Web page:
It’s a beautiful July morning. Birds are singing, bees are humming, and it seems that all of nature is trying to convince me to get out of my office, jump on my bicycle, and cycle to a park…

But, instead, I must stay indoors to complete the final report for an EU project I’ve been managing for the last 12 months. Not exactly exciting, is it?

Everyone who has had to write such reports knows just how tedious they can be.

I would like to share a couple of ideas and tools with you that have worked for me in making this process easier and more meaningful.

The key tip is to treat the reporting phase as an opportunity to reflect on and assess what you and your team have learnt.

After a couple of years of managing a project, you probably feel ready to move on to the next challenge. But, before you do, it can be very valuable to spend some time with your team to analyse what worked and what didn’t in your successfully completed project.

What was effective and what could have been done differently to save time, money, or resources?

This phase, called “lessons learnt”, is often unjustly overlooked by project managers. If you take a bit of time, you can learn so much from your experience and draw conclusions that will make your work easier in the future.

1. Take your time – don’t do it in one go!

For most of us, writing reports is not our favourite task, and so we tend to try and get it done as quickly as possible. The obvious reason for this is that the sooner we submit reports, the faster we get our final payment from the EU. So, of course, do not postpone it! However, you should take your time to analyse what worked and what didn’t because whatever you’ve learnt from this process will possibly make your life easier when you manage your next project.

2. Reflect with your team

While writing a report is usually a lonely process done by a project manager, reflecting on what worked and what could be improved is most impactful when done with the whole project team. If your team members are spread throughout your or other organisations, it can also be a great opportunity to meet and celebrate the success of the project. During such a meeting you can conduct a “lessons learnt” workshop. Below, you’ll find some tips on how to do this!

However, if your team is spread throughout different countries, Skype or other virtual meeting software might be a better and more cost-effective option.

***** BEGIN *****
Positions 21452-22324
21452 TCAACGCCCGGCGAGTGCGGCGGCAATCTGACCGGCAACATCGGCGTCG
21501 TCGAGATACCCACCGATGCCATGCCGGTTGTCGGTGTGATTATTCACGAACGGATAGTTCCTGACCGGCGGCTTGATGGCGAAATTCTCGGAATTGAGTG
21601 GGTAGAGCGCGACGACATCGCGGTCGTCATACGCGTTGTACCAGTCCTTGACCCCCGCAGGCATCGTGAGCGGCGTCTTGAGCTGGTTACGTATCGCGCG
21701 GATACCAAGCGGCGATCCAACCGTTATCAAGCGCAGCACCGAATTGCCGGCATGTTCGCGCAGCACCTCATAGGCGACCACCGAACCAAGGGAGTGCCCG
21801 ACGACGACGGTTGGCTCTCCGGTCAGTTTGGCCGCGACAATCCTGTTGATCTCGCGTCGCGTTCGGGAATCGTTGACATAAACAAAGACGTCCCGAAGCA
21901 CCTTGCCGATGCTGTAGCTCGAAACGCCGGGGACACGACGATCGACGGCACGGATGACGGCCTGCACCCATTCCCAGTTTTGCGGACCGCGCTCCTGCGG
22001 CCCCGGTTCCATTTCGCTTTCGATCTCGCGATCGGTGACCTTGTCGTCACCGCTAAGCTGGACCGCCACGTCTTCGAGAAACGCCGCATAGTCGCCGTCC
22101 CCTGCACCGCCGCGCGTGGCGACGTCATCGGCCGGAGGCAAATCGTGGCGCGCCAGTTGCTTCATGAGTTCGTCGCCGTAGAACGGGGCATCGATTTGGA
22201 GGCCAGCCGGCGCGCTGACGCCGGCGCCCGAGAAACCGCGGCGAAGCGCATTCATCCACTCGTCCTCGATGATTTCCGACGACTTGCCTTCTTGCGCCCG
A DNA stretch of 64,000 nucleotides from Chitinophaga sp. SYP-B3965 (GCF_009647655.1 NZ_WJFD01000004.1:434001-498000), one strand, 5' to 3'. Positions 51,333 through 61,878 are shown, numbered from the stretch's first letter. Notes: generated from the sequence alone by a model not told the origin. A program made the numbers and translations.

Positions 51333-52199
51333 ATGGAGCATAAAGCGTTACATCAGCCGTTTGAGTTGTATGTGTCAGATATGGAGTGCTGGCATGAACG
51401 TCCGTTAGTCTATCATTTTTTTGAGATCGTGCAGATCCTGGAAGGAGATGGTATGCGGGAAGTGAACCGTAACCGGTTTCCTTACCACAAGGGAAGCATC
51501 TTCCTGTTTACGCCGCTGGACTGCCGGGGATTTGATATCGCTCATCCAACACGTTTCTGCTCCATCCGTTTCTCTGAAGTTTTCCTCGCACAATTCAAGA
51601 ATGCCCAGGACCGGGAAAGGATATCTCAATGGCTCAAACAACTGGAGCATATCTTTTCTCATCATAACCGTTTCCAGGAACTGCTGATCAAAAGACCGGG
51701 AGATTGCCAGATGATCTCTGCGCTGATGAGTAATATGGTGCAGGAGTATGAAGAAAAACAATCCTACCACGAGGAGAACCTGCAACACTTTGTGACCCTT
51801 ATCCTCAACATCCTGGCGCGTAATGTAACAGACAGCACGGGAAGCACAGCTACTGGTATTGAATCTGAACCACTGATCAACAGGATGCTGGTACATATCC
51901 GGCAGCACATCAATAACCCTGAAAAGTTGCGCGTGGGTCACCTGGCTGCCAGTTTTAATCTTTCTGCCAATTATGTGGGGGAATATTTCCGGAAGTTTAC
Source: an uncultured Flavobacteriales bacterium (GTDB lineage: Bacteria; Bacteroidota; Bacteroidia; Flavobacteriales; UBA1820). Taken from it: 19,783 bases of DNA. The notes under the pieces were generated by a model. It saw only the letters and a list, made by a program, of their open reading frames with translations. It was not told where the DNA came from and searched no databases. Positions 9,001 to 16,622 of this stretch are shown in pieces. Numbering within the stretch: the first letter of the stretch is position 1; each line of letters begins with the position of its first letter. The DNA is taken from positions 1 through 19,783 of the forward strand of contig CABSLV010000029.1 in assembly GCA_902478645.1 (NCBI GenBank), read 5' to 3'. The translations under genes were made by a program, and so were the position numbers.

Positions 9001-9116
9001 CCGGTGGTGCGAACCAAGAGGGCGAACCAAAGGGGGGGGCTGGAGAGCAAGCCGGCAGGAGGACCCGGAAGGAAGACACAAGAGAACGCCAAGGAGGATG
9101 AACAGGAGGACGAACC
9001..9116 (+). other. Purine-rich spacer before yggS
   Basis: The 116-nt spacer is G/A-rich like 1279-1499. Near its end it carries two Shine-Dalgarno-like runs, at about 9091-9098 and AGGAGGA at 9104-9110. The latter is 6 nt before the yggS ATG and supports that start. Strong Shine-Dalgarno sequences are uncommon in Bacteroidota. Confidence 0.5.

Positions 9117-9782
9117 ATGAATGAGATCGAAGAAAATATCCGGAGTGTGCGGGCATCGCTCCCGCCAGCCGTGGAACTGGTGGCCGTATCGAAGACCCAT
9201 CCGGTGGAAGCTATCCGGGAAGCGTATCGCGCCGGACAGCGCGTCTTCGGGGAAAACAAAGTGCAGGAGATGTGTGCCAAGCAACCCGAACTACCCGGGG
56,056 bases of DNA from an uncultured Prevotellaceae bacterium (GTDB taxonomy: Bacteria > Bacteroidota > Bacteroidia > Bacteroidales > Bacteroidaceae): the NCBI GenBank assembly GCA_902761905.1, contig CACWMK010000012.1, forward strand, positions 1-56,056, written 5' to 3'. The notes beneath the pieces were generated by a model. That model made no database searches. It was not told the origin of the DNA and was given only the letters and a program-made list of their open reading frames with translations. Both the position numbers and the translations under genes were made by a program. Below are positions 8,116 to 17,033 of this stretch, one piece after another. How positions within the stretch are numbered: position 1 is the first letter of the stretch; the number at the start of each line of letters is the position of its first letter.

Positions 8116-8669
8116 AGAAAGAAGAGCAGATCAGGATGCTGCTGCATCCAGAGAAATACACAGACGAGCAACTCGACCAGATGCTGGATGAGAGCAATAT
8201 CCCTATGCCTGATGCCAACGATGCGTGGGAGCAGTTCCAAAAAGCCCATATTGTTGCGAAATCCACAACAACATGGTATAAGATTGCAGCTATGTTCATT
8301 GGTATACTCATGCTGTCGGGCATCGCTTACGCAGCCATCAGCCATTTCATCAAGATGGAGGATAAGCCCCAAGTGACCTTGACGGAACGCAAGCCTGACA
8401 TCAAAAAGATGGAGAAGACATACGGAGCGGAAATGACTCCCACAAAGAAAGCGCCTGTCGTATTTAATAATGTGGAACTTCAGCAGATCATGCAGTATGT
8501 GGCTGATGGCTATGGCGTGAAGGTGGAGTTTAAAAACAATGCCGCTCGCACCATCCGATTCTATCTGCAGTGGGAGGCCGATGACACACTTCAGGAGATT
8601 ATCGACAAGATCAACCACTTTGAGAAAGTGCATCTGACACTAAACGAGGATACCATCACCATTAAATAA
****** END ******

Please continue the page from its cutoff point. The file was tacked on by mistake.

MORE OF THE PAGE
3. “Lessons learnt”

“Lessons learnt” is a powerful tool to get feedback from the whole team on what worked in your project and what processes could be improved in future projects. It’s also an opportunity to reflect on challenges that were successfully dealt with.

So, how does one conduct a “lessons learnt” workshop?

There are several options. I would like to share with you my favourite way.

I get my project team members together. I ask them to be open and honest and tell them that the reason we run the workshop is not to punish anyone for mistakes, but to identify challenges we might be able to avoid in the future.

On a piece of flipchart paper, I draw the following table:

I give everyone post-it notes and ask them to brainstorm individually on challenges they have encountered over the course of the project. Then, each of us stick the post-it notes on the chart under the relevant category. Some issues will be repeated but by giving people time and space to reflect on their own, they will produce a list of issues that the team might not have thought of if it were a group activity.

We then have a look at the flipchart together and identify if some challenges overlap. If they do, we group them. If the project was complex or difficult to implement you might need more space than just a piece of flipchart paper. You can always use a white board or wall instead.

Then, as a group, we think about recommendations and solutions that either worked in our project or might work in future.

The last step is to document the workshop and use the results when we plan subsequent projects.

You can learn more about “lessons learnt” at our project management courses.

4. Before you submit final reports

Coming back to the formal requirement of the EU project – before you submit the final report, ask someone else to check it! It is good practice. A colleague could spot some mistakes or ask for clarification that will be save you time if you correct them at this stage, rather than after submission.

References:

Project Management Institute. (2013) A guide to the project management body of knowledge (PMBOK®) (5th ed.). Newtown Square, PA: Project Management Institute.

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